Nine years into my Marine Corps career, I received orders to recruiting duty. This meant I was about to enter the world of sales – pretty much the last job I ever wanted. However, my desire to continue my thus far successful career outweighed the alternative – refusing those orders would be the beginning of the end of my days as an active duty Marine.
Like everything else in the Marine Corps, there was a very precise method the Marine Corps had developed for its recruiters to use in order to find and sign candidates. Once the candidate sat down for his appointment, the recruiter would present eleven “benefit tags” and ask the candidate to choose the his or her three most important benefits the Marine Corps could provide. These benefit tags consisted of six intangible benefits and five tangible benefits:
- Pride of Belonging
- Leadership and Management Skills
- Self direction, self reliance, self discipline
- Courage, poise, self confidence
- Professional Development and opportunities
- Physical fitness
- Technical skills
- Financial security, advancement, and benefits
- Educational opportunities
- Travel and adventure
The purpose of this exercise, on the surface, is obvious – find out what is important to the candidate and show him or her how the Marine Corps can provide it. However, the recruiters were trained not to accept this first answer as the final answer – we were to find out why these particular benefits were important. We were to find “the need behind the need” and then explain how the Marine Corps could help with those issues.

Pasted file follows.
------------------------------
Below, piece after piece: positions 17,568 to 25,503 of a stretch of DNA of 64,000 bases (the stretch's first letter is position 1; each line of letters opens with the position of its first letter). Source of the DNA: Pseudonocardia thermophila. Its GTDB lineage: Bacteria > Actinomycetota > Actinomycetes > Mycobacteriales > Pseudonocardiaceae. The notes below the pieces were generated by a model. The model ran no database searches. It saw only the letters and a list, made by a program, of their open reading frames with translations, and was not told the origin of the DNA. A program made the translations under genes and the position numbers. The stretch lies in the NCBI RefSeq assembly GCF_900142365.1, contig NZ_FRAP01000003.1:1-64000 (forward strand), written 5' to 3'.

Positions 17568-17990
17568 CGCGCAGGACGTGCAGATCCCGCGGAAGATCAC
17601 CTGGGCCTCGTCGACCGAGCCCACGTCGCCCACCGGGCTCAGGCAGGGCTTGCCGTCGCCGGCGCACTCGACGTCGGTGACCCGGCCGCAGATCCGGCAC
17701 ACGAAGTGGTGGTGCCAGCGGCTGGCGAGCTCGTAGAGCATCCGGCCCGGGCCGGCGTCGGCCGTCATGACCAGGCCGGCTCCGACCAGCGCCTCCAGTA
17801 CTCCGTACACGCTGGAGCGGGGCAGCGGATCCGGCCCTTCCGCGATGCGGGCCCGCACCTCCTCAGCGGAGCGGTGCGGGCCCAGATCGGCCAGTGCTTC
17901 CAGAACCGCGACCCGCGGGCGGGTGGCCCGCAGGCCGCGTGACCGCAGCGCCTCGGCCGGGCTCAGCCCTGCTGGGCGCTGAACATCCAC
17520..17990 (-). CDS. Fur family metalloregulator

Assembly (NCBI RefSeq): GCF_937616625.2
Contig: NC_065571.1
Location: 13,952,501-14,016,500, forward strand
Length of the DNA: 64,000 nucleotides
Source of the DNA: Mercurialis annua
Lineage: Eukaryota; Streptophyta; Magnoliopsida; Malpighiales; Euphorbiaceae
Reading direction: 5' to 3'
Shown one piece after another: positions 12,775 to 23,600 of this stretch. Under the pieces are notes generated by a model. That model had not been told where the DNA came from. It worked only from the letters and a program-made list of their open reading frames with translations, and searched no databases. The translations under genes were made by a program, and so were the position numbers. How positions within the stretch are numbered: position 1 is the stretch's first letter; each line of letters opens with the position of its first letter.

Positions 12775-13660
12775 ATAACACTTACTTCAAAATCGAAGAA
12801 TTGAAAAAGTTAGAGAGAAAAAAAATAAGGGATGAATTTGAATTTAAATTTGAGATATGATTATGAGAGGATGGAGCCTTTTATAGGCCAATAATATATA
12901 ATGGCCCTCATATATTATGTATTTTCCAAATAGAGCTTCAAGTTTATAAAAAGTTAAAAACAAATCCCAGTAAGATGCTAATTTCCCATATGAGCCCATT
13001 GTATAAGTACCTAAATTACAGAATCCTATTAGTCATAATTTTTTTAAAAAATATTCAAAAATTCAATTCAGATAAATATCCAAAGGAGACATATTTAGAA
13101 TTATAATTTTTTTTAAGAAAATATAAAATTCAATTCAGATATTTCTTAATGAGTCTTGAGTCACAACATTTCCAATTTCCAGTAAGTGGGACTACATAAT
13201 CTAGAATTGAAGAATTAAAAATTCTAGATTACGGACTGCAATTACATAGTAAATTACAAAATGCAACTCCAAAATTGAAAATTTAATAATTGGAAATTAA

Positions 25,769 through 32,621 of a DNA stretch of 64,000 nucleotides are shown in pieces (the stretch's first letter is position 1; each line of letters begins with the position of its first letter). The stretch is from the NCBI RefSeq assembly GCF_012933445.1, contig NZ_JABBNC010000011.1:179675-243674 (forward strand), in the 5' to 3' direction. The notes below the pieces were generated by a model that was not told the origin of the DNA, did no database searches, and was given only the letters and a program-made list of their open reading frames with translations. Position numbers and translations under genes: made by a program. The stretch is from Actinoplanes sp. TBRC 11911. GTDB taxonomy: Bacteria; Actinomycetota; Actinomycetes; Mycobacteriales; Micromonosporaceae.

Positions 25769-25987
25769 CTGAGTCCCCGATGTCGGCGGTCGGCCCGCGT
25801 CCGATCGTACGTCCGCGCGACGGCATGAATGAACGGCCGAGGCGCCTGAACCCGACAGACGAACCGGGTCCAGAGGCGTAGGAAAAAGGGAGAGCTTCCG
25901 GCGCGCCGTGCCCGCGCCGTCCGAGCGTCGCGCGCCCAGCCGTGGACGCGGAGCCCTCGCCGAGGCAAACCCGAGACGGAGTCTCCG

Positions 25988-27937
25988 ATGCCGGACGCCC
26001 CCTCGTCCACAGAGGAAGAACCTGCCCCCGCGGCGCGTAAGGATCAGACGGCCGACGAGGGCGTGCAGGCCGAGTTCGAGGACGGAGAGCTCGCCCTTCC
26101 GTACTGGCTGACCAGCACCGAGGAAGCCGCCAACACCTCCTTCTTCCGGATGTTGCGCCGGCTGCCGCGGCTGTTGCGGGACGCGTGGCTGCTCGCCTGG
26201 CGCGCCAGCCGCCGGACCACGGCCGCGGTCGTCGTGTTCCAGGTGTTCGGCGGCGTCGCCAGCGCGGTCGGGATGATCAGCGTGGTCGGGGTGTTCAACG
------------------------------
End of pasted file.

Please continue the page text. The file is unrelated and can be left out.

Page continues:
This is an important concept that could help everyone with their relationships – and everyone has relationships. Your spouse, kids, boss, employees, friends, banker, doctor – the list is endless. Just as Dr. Phil wrote in his book Life Strategies, “People often do things for other than the apparent reason.”
Just as you must know and understand why your goals are important to you, you must understand why people do the things they do – or least understand that there may be a reason you have not discovered yet. Without having and understanding a real “why”, your goals will be easier to abandon and when dealing with other people, your relationship may suffer or not realize its full potential.
Take some time to think, really think, about what is important to you. Do you have a real “why” or “need behind the need” identified? How about with that one person you seem to have constant conflict with – until you know what makes them act the way they do, conflict will reign. It is important to remember that they, like you, have goals, problems and issues they are dealing with. Take some time to try and find their need behind their need.